Il presente studio fa parte di un progetto più ampio il cui scopo è quello di analizzare, nella prospettiva del diritto comparato, la libertà di espressione in diversi ordinamenti giuridici. Le pagine descrivono, in relazione all'Unione europea e in relazione all'oggetto dello studio, la legislazione in vigore, la giurisprudenza più significativa e il concetto di libertà di espressione con i suoi limiti attuali e futuri, per concludersi con alcune considerazioni riguardo a possibili soluzioni alle sfide future. Verranno in particolare analizzate le varie forme in cui si articola la libertà di espressione (libertà di opinione, libertà di parola, libertà di comunicare o ricevere informazioni o idee), mettendo in luce la necessità di individuare, da parte delle istituzioni dell’Unione europea, nuove forme di tutela, nel contemperamento dei diversi interessi coinvolti, anche alla luce della rapida evoluzione tecnologica che ha interessato i mezzi di comunicazione e del sempre più diffuso utilizzo dei social media.

Autorzy zewnętrzni

Questo studio è stato scritto dal Prof. Dr. Vincenzo Salvatore, Università degli Studi dell’Insubria, Varese (Italia), su richiesta della Unità Biblioteca di diritto comparato, Direzione generale dei Servizi di ricerca parlamentare (DG EPRS), Segretariato generale del Parlamento europeo.

Action for annulment of an EU act

08-11-2019

An action for annulment is a legal procedure before the Court of Justice that guarantees the conformity of EU legislative acts, regulatory acts and individual acts with the superior rules of the EU legal order. An action can be brought within two months of the publication or notification of the contested measure. Applicants are divided into three categories: privileged, semi-privileged and non-privileged. Privileged applicants – the Member States, Parliament, Commission and Council – may bring an ...

An action for annulment is a legal procedure before the Court of Justice that guarantees the conformity of EU legislative acts, regulatory acts and individual acts with the superior rules of the EU legal order. An action can be brought within two months of the publication or notification of the contested measure. Applicants are divided into three categories: privileged, semi-privileged and non-privileged. Privileged applicants – the Member States, Parliament, Commission and Council – may bring an action for annulment purely in the interests of legality, without proving any particular interest. Semi-privileged applicants – comprising the European Committee of the Regions, the European Central Bank and the European Court of Auditors – may bring an action for annulment only to protect their own prerogatives. Finally, non-privileged applicants, comprising all natural and legal persons, including regional or local governments, may bring an action for annulment only if they prove that the contested act infringes upon their interests. More specifically, they may bring an action against an act addressed to them, or – if it is not addressed to them – if it is of direct and individual concern to them, as well as against a regulatory act that is of direct concern to them and does not entail implementing measures. The Treaty provides five grounds for annulment, i.e. reasons for which the Court may declare an EU act to be null and void. These are lack of competence; infringement of an essential procedural requirement; infringement of the Treaties; infringement of a rule relating to the application of the Treaties; and, finally, misuse of powers. If the Court finds the action well founded, it declares the nullity of the contested act, which, in principle, is considered null from the moment of its adoption. However, the Court may decide that some effects of the contested act should, nonetheless, remain in force in the interests of protecting legitimate interests and legal security.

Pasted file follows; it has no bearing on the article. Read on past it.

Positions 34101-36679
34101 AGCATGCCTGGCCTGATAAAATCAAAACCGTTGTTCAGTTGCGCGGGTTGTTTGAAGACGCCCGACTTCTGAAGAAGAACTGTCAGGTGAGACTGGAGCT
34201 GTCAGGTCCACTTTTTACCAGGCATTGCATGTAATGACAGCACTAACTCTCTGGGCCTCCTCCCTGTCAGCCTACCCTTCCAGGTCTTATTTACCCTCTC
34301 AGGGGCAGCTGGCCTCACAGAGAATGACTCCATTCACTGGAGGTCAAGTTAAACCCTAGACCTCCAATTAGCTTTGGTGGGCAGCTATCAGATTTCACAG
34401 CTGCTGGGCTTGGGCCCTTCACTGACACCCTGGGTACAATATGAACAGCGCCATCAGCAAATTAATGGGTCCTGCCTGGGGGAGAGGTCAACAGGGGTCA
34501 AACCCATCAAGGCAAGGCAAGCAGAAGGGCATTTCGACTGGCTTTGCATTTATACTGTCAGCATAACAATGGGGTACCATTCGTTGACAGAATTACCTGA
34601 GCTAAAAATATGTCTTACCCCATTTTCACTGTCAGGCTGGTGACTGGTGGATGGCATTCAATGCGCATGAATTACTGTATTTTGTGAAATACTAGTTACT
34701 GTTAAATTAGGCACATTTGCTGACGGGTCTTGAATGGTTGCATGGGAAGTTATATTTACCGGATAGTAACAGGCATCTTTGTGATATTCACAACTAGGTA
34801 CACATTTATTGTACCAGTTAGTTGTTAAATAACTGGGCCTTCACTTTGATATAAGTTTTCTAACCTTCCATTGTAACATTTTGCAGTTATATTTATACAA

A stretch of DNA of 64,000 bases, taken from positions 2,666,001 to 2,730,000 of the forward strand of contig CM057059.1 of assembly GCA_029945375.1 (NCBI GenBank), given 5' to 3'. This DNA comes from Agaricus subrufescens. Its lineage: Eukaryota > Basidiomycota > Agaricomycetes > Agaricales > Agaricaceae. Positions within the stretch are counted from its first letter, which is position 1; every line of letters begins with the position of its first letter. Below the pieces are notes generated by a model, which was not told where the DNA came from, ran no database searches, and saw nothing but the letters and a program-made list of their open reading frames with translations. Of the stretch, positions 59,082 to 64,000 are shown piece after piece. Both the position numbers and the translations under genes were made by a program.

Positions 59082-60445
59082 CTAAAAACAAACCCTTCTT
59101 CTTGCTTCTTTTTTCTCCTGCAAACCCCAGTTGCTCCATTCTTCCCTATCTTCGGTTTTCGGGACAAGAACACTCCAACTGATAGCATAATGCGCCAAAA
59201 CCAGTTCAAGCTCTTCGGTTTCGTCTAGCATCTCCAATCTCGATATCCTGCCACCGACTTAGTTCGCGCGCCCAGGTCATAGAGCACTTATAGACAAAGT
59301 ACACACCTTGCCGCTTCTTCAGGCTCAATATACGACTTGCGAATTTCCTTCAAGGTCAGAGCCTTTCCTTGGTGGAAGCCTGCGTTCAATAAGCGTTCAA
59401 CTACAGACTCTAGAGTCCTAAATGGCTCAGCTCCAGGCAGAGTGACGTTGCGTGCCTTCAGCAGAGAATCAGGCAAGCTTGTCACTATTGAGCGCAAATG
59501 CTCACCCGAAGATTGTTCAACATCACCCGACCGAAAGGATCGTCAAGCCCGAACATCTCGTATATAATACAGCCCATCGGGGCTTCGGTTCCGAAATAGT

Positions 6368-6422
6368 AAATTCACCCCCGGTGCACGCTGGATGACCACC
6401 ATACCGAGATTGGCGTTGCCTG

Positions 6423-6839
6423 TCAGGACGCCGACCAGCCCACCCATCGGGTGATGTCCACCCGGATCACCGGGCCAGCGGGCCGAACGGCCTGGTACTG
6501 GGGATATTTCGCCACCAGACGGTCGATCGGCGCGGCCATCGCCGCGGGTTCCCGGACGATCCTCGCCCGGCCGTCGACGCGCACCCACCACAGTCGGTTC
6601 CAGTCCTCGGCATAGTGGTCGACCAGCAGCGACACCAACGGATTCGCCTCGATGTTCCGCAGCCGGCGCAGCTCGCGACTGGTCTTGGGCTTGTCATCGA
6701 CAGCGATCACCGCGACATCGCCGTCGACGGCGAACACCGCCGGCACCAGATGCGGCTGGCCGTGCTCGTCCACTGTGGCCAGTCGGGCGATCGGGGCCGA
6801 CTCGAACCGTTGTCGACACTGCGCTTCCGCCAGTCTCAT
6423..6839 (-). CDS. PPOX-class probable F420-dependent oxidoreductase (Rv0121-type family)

Planowane wydarzenia

03-03-2020
Demographic Outlook for the EU in 2020: Understanding population trends in the EU
Inne wydarzenie -
EPRS
05-03-2020
Has the EU become a regulatory superpower? How it's rules are shaping global markets
Inne wydarzenie -
EPRS